A grant from Rewilding Europe’s European Wildlife Comeback Fund has enabled the translocation of roe deer and Sorraia horses to Sintra-Cascais Natural Park in central Portugal. In conjunction with other herbivores, the animals will help to enhance biodiversity, mitigate wildfire risk, and support the growth of nature-based tourism.
The Quinta do Pisão rewilding initiative, which is part of the Sintra-Cascais Natural Park and a member of Rewilding Europe’s European Rewilding Network, is located on the outskirts of the Portuguese capital Lisbon in the municipality of Cascais, close to the Atlantic coast. The abandonment of agriculture and associated decline in livestock in the 1960s, coupled with the introduction of non-native vegetation, has seen the landscape became highly susceptible to catastrophic wildfire, and severely restricted the diversity of local flora and fauna.
To enhance the ecological and socio-economic value of the park, rewilding efforts in Sintra-Cascais are currently focused on increasing natural grazing using a range of wild and semi-wild herbivores. A 57,000 euro grant from Rewilding Europe’s European Wildlife Comeback Fund has enabled the rewilding team to purchase four roe deer and three Sorraia horses, which were brought to the park in March and are currently being kept in an acclimatisation enclosure. They will eventually be released into a far more extensive rewilding area, where their grazing and browsing will reduce the quantity of combustible vegetation, thereby lowering the risk of wildfire. By opening up the landscape and increasing the diversity of plant species, they will also make the area more attractive to animals such as rabbits and partridges.
“The overall objective is to reintroduce ecological complexity into the habitat,” explains João Cardoso de Melo, Ecological Infrastructure Management Director of the municipal company managing the park. “Through natural grazing we can recover ecosystem balance and restore food webs, which will make the landscape healthier, more resilient, and better able to deliver a range of benefits to people.”
The European Wildlife Comeback Fund grant will also be used to join two separate areas of Quinta do Pisao together. This will enlarge the overall rewilding area to 250 hectares and enhancing landscape connectivity through fence removal. With the arrival of the latest herbivores, Quinta do Pisao is now home to 12 Sorraia horses, Garrano ponies, roe deer, and Miranda wild donkeys. A herd of six or seven red deer and a herd of five Maronesa cows (a traditional Portuguese breed of mountain cattle) will also be reintroduced in the near future.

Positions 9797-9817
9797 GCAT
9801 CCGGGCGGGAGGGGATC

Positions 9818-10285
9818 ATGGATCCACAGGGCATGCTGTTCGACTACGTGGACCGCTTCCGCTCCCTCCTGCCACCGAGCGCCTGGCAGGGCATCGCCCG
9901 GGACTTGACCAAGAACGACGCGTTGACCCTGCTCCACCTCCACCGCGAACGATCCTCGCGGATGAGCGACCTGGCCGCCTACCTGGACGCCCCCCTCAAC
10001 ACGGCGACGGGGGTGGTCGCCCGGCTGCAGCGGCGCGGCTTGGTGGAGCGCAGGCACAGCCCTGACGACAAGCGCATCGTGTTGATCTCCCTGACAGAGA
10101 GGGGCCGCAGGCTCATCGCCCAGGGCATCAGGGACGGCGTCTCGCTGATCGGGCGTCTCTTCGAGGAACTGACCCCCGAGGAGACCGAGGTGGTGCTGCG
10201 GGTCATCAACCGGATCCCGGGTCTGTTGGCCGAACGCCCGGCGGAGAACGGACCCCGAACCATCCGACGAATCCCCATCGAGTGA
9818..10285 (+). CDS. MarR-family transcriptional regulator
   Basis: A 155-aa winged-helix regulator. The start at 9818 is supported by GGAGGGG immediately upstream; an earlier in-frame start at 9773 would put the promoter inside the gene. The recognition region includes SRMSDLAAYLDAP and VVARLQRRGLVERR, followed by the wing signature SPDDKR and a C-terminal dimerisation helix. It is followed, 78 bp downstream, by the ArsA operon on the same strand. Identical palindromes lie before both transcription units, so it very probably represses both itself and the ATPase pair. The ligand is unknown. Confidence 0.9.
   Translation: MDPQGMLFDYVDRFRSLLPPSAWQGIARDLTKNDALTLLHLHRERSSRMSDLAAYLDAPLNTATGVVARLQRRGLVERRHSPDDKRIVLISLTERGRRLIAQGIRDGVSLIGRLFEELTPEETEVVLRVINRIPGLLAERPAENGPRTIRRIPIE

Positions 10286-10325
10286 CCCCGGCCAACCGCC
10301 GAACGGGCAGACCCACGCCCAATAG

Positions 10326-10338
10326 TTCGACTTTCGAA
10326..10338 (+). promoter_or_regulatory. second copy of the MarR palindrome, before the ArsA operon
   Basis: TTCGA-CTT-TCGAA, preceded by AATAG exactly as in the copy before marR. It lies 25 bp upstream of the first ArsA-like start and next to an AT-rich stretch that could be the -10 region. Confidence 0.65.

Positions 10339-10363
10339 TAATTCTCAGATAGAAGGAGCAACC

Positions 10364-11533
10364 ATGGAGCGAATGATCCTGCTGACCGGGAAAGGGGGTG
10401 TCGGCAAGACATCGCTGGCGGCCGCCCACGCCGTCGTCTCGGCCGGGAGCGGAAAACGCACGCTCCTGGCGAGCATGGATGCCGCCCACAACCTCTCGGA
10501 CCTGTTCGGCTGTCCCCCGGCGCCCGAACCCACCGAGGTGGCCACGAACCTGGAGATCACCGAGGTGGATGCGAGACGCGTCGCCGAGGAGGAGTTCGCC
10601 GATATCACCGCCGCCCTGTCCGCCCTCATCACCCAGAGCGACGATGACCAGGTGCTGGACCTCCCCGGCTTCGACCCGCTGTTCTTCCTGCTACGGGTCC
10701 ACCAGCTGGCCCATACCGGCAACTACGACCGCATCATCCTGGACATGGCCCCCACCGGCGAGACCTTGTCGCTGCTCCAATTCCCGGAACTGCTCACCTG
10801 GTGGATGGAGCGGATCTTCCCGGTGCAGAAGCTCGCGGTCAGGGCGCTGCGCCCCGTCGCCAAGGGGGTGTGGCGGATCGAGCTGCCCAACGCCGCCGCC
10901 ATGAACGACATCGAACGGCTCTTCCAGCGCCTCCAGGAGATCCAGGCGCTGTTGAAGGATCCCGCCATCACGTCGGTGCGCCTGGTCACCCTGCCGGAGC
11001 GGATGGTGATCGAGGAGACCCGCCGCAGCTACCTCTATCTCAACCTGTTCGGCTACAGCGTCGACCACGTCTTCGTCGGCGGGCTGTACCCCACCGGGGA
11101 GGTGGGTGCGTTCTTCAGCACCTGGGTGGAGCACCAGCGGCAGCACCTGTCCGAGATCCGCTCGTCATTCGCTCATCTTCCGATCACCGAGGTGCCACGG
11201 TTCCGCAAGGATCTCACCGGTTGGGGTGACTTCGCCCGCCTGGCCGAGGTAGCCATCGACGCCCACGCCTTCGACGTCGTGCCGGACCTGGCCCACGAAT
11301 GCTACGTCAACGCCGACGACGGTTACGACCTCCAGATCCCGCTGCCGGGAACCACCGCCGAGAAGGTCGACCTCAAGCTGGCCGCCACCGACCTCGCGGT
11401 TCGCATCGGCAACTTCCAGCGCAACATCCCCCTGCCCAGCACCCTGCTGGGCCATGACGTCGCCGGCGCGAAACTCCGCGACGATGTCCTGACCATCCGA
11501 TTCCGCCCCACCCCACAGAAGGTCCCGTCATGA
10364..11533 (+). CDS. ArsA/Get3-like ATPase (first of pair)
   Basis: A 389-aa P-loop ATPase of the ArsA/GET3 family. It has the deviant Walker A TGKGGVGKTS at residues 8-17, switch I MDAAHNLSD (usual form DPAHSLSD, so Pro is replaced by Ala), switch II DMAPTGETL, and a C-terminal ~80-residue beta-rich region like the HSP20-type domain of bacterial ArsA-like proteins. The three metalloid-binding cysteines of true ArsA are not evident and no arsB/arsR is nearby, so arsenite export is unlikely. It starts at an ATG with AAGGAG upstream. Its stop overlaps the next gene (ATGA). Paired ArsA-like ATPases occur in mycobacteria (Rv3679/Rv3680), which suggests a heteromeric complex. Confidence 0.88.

“Grazing and browsing by all of these animals will benefit the landscape in a complementary way,” explains João Cardoso de Melo. “The positive impact will grow as populations naturally increase. The European Wildlife Comeback Fund grant will also allow us to monitor some of the animals with GPS collars to evaluate this impact, and to ensure they have enough to eat.”
With its peri-urban setting, Quinta do Pisao and the wider Sintra-Cascais Natural Park are well-used by local residents and visitors for leisure activities such as running, cycling and hiking.
“Rewilding an area so close to a large city is unique in Portugal,” says João Cardoso de Melo. “We have an opportunity here to show that people can live and play alongside wildlife, and benefit from coexistence.”
There is already a partnership in place with a local company that run tours to view Quinta do Pisao’s Sorraia horses. A group of rangers is also being trained to ensure people can view the various herbivores in the rewilding area safely, and to educate visitors about the beneficial impact of the animals and rewilding in general.
“We will start a new project here in October, supported by the European LIFE Programme,” says João Cardoso de Melo. “One of the aims is to show how wild and semi-wild herbivores can play an active role in adding both ecological and socio-economic value to the landscape.”
Scaling up European rewilding
The European Wildlife Comeback Fund, which has just celebrated its one-year anniversary, works to scale up keystone species reintroduction and population reinforcement across Europe. Over the course of 2023, the fund is supporting a wide range of wildlife releases, with benefits for nature and people. All reintroductions must follow IUCN guidelines. The fund has already received 2.5 million euros from partners – the aim is to facilitate at least 30 wildlife comeback interventions or initiatives through grant disbursement.
Let’s rewild together
The agile setup of the European Wildlife Comeback Fund is designed to support wildlife comeback in a convenient and flexible way. Rewilding Europe invites other initiatives working to reintroduce keystone species in European landscapes to consider applying for a grant.
“Accessing the fund was simple and quick,” says João Cardoso de Melo. “It really helped us advance rewilding here in a timely way.”
Those interested in contributing to wildlife recovery in Europe can support wildlife comeback with an online donation. If you’d like to invest more than 50,000 euros in the European Wildlife Comeback Fund, we’d love to get in touch with you personally.